“Clearly, if the explosion in information continues, it cannot be handled by present means. If by 1985 the volume of information is four (low estimate) or seven times (high estimate) that of 1970, then some other way must be found to organize this onslaught of babel. In one of these pleasant exercises that statisticians like to undertake, it is estimated that under present projections, the Yale University Library would need a permanent staff of 6000 persons in the year 2040 to cope with the books and research reports that would be coming annually into the library….. Obviously, the information explosion can only be handled through the expansion of computerized and subsequently automated information systems…. the range of the Alexandrian Library – the single building like the Bibliotheque Nationale, the British Museum or The Library of Congress – where all the world’s recorded knowledge is housed in one building may become a sad monument of the printed past. Data-based stores of information, especially in the scientific and technical field, will come from specialized information centres, transmitted through computer printouts, facsimile, or video display to the user, who will have consulted an index through online searching to locate items of interest and then order them on demand.
All this proposes two things. One, the creation of large-scale networks in which a national system is built through the linkage of specialized centres. And two, the automation of data banks, so that basic scientific and technical data… can be retrieved directly from computers and transmitted to the user. But both suppositions raise two very different problems. One is the intellectual question of the distinction between programming a data-base, and constructing a program for use as a knowledge base. Retrieving some census items from a data-base is a simple matter; but finding kindred and analogous conceptual terms – the handling of ideas – raises all the problems that were first encountered, and never successfully solved, in the effort to achieve sophisticated machine translation of languages. … A more mundane yet sociologically important problem is the lack of a national information policy on science and technical information, let alone on library resources generally…. if science information is the end product of the $35 billion annual investment that the nation makes in research and development, and information, broadly defined, accounts for almost fifty percent of the gross national product, then some coherent national policy is in order.”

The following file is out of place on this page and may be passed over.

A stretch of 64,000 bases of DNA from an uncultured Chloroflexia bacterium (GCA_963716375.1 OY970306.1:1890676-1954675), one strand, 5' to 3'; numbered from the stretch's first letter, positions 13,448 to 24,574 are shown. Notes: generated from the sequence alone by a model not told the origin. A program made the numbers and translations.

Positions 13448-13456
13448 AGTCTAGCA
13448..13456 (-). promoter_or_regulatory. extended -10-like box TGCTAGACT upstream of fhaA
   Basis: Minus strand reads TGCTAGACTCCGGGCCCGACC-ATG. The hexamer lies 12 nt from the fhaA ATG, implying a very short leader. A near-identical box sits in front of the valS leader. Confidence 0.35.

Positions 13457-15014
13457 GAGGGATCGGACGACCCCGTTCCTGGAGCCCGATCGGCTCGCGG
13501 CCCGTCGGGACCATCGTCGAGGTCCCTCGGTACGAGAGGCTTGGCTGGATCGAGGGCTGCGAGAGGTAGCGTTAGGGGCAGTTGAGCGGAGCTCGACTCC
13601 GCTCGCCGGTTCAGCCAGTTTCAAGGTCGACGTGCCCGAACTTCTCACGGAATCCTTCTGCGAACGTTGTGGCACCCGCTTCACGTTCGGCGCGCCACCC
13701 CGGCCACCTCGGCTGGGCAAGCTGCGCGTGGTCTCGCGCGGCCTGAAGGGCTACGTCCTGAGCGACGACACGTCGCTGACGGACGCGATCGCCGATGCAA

– Daniel Bell, “The Social Framework of the Information Society,” in Tom Forrester (ed.), The Microelectronic Revolution, 1980.